In today's world, its hard to imagine the many pathways that existed to face the issue of the war. Many young men volunteered to fight for their country, but for others the purpose of the war was unclear and was considered crucial. By the time of the Tet Offensive of 1968 the determination of the enemy of our troops was clear, but the strategic relevance of "winning" to the U.S. was not. Other young men found ways to resist the draft the way some people resist taxes today, but situations and approaches differed.
At the height of the killing my oldest brother completed his undergraduate college studies, placing him in 1A status immediately, prime for the draft. Technically he had health issues that probably qualified his exemption, but he was essentially young and fit and did not want to play that game. He was drafted, but was lucky enough after basic training to be sent to the large American contingent in Germany (West Germany).
In the mid-1960s, one strategy to avoid the draft indefinitely involved continuing directly from undergraduate to graduate studies and then marrying immediately. As the war waged and many soldiers died, the popularity of this technique surged. The key requirement was to maintain continuity of exempt status. Any lapse, however brief, could mean being drafted. This loophole of sorts was tightened at some point. Making the sacrifice of pursuing graduate study, whether or not truly interested, and getting married, whether or not truly interested, was a sacrifice many were willing, like Dick Cheney, to make.
The U.S. Army National Guard route was popular as well. In the 2000s, joining the National Guard has often meant being sent to a dangerous war zone, despite gender, marital status, and, for women, having young children. In the 1960s war, the opposite was true. The National Guard was a popular escape route for those who were otherwise certain to be drafted. National Guard service meant never having to go to Vietnam to get killed. The only sacrifice was the requirement to show up from time to time. It was well known at the time that those who were well connected could jump the line to get into the National Guard. Later we learned that those who were well connected did not even have to show up.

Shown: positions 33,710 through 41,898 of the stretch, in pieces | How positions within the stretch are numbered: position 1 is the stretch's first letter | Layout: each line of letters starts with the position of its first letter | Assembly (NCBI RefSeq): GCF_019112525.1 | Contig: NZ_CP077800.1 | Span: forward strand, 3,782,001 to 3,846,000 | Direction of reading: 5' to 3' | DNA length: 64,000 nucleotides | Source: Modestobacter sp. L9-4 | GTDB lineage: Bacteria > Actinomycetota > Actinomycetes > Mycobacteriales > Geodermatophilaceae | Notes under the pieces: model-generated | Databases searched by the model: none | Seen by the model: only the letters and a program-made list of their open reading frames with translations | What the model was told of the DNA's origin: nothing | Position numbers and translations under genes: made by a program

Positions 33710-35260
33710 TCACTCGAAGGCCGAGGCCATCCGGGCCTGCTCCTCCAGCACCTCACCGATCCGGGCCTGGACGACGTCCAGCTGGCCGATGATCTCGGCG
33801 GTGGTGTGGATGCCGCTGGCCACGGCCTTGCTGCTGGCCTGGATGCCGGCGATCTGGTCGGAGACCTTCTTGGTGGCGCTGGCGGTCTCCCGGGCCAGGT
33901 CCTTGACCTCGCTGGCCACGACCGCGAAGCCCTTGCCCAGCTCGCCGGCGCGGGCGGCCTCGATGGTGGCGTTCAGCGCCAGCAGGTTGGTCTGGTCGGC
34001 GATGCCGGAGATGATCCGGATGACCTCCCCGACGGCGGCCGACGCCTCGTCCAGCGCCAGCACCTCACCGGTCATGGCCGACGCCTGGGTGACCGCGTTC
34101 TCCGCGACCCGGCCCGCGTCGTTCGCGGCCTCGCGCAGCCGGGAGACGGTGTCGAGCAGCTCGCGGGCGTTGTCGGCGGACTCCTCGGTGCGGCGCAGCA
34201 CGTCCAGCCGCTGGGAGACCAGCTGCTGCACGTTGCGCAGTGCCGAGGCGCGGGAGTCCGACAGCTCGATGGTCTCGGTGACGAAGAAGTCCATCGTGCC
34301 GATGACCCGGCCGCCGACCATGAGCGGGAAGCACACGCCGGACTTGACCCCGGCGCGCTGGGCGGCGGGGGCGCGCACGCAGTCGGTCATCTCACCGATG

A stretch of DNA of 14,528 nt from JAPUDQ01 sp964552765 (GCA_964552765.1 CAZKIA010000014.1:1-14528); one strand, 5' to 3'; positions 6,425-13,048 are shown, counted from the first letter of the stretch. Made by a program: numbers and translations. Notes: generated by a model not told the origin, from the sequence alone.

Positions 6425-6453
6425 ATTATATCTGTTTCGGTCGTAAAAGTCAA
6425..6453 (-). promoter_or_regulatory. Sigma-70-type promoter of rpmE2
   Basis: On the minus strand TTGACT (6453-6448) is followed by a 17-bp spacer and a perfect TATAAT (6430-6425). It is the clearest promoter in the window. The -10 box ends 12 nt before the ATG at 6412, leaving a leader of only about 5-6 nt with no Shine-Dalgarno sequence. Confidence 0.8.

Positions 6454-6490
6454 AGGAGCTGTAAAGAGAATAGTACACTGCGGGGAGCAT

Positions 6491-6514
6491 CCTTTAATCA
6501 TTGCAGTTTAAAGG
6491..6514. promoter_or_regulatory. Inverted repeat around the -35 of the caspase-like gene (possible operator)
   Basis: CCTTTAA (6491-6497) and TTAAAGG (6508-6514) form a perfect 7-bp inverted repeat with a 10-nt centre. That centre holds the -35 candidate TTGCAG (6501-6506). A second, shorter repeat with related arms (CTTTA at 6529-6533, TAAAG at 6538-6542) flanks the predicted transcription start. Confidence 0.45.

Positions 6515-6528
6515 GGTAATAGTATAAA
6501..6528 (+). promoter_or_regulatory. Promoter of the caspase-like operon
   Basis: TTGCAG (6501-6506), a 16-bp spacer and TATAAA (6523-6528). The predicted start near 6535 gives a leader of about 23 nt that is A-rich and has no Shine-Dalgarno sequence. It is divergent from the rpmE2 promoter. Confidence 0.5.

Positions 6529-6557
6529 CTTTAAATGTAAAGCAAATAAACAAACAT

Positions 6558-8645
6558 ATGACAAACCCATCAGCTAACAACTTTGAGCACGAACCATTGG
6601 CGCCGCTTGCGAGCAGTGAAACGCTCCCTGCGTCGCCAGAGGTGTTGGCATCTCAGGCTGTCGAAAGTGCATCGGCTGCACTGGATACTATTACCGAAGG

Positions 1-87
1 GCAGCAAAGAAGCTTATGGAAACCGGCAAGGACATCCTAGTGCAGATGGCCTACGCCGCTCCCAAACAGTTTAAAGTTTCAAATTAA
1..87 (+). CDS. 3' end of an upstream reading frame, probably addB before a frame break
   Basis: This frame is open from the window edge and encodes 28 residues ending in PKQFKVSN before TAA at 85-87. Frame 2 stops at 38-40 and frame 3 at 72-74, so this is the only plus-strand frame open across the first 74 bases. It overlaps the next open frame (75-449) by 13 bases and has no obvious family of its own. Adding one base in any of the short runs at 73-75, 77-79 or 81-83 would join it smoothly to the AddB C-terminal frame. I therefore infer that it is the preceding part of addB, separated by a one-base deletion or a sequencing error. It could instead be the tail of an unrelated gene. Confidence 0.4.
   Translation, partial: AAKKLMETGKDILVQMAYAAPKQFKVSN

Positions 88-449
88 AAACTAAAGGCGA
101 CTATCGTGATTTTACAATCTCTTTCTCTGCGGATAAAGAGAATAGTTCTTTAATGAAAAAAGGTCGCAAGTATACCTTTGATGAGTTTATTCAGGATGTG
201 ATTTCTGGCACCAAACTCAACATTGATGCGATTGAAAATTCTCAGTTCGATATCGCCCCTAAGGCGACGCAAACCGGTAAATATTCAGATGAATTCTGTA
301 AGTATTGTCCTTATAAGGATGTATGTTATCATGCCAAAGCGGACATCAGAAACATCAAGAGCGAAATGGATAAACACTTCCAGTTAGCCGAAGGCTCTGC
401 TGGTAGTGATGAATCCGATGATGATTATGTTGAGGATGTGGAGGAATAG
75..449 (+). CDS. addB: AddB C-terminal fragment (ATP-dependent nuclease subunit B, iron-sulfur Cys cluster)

My other older brother, younger than the first by 4 years, was swept into the birthday draft lottery which existed only for a few years. His number was 9 out of 365, which meant he was sure to be drafted as soon as he graduated college. By that time, he solicited and received a note from his ophthalmologist that his "conical cornea" should exempt him from the draft. I still don't know what that was -his vision never seemed impaired, but he did need glasses, It worked. He escaped the draft.
I was younger by another 4 years. The draft lottery continued. I was number 143, in the gray zone of the middle third. Lowest third - definitely drafted. Middle third - maybe, maybe not. Highest third - not drafted. By the time of college graduation in 1974 when the student deferment lapsed, the draft had ended. One classmate was my age though a year behind in college. That made him draft eligible. He was drafted and pulled out of college for a two year stint, and also headed to Germany.
So, on Veterans Day, which is intended most to recognize those who served, while Memorial Day was intended for those who served and died, I think about those who served and am grateful. But I also think about the different challenges in different eras and the ways we find ourselves sometimes on the same side, or different sides, as battles rage - hot wars and cold wars, and the constant threat we live with that cold wars may become hot.
Bring the Boys home was the demand in 1971. The primary argument against that was that U.S. troops had to stay there to protect the U.S. troops that were already there, which made no sense. Even then, arguments that were nonsense were used as a method to put a clean stop to meaningful discussion, so the current problem is nothing new.
In America the time may come again for similar marches on Washington as the battles continue. In 1971 we marched because we had no other way to send a clear message to the Congress and the President that the war they were waging lacked a clear objective and needed to end.